• Maybe travellers. Albeit you'd look goofy walking around with a HMD on. :p Much like those guided Museum or garden tours, but you bring your own. Perhaps with guided tours of cities. You could do this with a smartphone, but probably a lot more immersive and certainly less dangerous than walking around looking at a smartphone screen.
    • Sporting events. Bring your own sports caster with replays to a live sporting event. Without having to potentially miss the action on the field/court because you're looking at your smartphone.
    • Games.
    Who knows what other interesting stuff there could be. Yes, right now it's hard to say since it's not out there in enough numbers and with enough capability to truly find out what can be done.

    HoloLens 1 was never going to be that product as the control scheme was too limited and too primitive. FOV was too narrow to be truly immersive. The design while comfortable at first wasn't comfortable for extended periods of time. Etc.

    HoloLens 2 gets us a bit closer by doubling the FOV. Enabling far more intuitive and useful controls. Redesigning the HMD for more comfort, etc. But as the MS spokesman said, it's still not ready for the consumer market. It still needs to get better in all those areas as well as reducing size and weight.

    It's entirely possible it may never get to the point where it's a mass consumer device, but, IMO, it still holds way more promise for achieving that than VR.

    Then again, for MS, it isn't VR or AR. They are both the same thing for MS.

    Regards,
    SB
     
    AzBat likes this.
  7. Arwin

    Arwin Now Officially a Top 10 Poster
    Moderator Legend

    Joined:
    May 17, 2006
    Messages:
    18,353
    Likes Received:
    2,001
    Location:
    Maastricht, The Netherlands
    For me personally, after all this time such a small step forward, however good, is a disappointment in terms of how far away it’s application is to reality. I almost think that technology based on clever green-screening reality into a VR image would have a brighter future, but the problems on that end aren’t small either.

    Of course VR display technology has greatly benefitted from sharing tech with phones and Hololens currently does not have something driving its core technology in the same way. But anyway, my interest in it has waned a little for now, certainly at this price.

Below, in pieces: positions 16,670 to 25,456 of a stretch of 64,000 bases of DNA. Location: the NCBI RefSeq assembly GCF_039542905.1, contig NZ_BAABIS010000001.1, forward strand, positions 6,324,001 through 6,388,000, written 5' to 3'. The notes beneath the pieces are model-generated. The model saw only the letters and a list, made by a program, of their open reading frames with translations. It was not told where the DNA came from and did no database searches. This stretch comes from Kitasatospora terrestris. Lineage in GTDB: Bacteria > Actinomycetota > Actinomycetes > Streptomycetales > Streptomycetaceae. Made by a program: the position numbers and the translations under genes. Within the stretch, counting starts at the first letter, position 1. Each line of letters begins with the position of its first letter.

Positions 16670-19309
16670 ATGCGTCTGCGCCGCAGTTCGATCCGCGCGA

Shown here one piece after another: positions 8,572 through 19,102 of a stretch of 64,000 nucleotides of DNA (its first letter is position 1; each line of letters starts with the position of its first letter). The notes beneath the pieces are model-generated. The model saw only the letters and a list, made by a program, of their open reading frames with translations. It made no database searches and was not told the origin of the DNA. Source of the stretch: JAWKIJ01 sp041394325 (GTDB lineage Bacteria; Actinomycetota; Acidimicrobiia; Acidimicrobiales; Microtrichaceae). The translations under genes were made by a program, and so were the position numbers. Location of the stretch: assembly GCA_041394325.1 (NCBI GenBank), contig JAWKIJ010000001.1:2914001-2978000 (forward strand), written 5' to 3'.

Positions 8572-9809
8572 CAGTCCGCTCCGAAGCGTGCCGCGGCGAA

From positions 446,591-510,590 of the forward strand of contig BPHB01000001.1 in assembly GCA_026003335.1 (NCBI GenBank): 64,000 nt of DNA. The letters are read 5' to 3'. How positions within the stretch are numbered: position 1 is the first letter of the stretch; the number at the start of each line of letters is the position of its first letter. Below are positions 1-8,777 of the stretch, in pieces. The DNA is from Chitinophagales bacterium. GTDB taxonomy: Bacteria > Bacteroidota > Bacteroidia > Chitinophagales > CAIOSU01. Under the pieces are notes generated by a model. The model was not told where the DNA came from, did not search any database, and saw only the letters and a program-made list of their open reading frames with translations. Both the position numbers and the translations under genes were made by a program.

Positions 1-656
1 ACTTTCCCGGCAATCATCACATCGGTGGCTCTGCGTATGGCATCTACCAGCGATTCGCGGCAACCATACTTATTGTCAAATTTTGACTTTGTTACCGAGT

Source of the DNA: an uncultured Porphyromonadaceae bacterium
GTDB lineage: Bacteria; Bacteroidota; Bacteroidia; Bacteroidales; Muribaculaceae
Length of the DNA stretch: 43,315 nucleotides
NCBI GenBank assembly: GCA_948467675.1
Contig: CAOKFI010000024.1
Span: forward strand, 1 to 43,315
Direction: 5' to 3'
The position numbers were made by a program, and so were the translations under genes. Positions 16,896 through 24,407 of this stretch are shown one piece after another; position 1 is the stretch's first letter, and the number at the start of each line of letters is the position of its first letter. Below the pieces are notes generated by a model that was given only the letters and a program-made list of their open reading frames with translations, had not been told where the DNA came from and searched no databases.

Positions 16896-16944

egoless likes this.
  8. wco81

    Legend

    Joined:
    Mar 20, 2004
    Messages:
    6,650
    Likes Received:
    527
    Location:
    West Coast
    Well they're using an SOC which was developed for the phone market or derived from phone SOCs.

    The displays and other sensors may be something that's more bespoke or at least low volumes so still fairly costly.

    I think it would almost take HMDs which are no bigger or heavier than sunglasses, because people don't want to go around wearing something that looks weird.

    And it would have to be $500 or so and deliver all-day battery life.

    Then the applications they're going to have to come up with to appeal to a large market.

    Even then I think developers may struggle to come up with popular AR or VR applications other than entertainment/gaming.

    These are good possibilities though I think a lot of these hobbies are declining in popularity. For instance, teens aren't into cars like they used to be and instructional things for renovating homes, cooking, etc. can be delivered through Youtube.

    No it won't be immersive as an HMD but all this content is FREE now. Maybe if it's easy and quick to develop AR content as it is to shoot these Youtube videos, you'll see a lot of Youtube content ported to AR, assuming it doesn't require expensive gear or an SDK or licensing to develop this content.

    I can see museums offering this. They offer audio guides that you can rent so it would be useful but it's fairly limited to big and rich museums, who would get corporate sponsorships to invest in the HMDs and developing the content.

    Sporting events could be interesting. Steve Ballmer, former MS CEO, may be interested in developing for Hololens. Right now he's trying to develop VR for NBA as well as a system for displaying real-time data and analytics as you watch the games. If they try to monetize these, I don't think too many sports fans will sign on. People can look at data afterwards.

    He's also talked about offering people at home the ability to get the POV of half-court court side seats to big NBA games, which would cost thousands of dollars each. But maybe for us plebs, we pay $10 a game to get that POV and use HMDs for the immersion.

    Yeah maybe something like that could be popular.
     
  9. Shifty Geezer

    Shifty Geezer uber-Troll!
    Moderator Legend

    Joined:
    Dec 7, 2004
    Messages:
    43,576
    Likes Received:
    16,033
    Location:
    Under my bridge
    Headphones says otherwise. People happy to look stupid with lumps on their ears and a carry handle on their head. But in that case, stupid was made into fashion so it no longer looks weird. Take a look at fashion through the ages - stupidly long shoes, stupidly big ruffs, stupidly high collars and hats, stupidly oversized jeans and drop crotches - to see weird attire as perfectly acceptable and even desirable.